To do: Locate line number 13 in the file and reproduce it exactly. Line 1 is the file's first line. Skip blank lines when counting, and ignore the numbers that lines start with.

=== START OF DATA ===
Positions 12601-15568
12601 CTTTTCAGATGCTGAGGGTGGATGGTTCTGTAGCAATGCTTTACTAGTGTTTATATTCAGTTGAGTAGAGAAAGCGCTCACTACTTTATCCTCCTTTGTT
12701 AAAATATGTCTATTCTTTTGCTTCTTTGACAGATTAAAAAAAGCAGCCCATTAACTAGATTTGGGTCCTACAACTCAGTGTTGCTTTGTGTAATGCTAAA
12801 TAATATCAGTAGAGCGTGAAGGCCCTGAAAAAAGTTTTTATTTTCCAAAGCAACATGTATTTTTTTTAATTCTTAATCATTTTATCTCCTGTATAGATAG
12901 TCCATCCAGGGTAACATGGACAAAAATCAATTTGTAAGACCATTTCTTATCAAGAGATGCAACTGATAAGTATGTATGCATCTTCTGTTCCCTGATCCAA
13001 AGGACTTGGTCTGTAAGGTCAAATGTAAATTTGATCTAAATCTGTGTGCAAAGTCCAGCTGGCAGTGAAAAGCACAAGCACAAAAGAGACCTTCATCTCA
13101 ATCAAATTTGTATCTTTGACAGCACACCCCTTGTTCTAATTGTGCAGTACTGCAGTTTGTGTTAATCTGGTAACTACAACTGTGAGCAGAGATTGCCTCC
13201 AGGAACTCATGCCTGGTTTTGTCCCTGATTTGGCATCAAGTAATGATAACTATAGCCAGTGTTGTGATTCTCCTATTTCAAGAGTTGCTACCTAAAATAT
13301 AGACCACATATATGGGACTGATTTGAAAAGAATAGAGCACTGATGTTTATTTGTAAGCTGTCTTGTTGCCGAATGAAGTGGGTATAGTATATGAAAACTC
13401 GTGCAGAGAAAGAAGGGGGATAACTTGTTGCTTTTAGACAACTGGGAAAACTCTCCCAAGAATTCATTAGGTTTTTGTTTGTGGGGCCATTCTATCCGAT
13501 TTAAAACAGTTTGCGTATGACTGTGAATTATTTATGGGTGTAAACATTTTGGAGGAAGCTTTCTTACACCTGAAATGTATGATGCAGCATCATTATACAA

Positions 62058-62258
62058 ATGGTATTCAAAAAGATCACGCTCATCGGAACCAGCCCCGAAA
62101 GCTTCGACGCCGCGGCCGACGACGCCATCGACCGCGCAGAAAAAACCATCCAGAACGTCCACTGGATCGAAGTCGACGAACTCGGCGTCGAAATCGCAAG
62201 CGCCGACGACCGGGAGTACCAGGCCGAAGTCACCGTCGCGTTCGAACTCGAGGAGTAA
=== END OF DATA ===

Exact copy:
62058 ATGGTATTCAAAAAGATCACGCTCATCGGAACCAGCCCCGAAA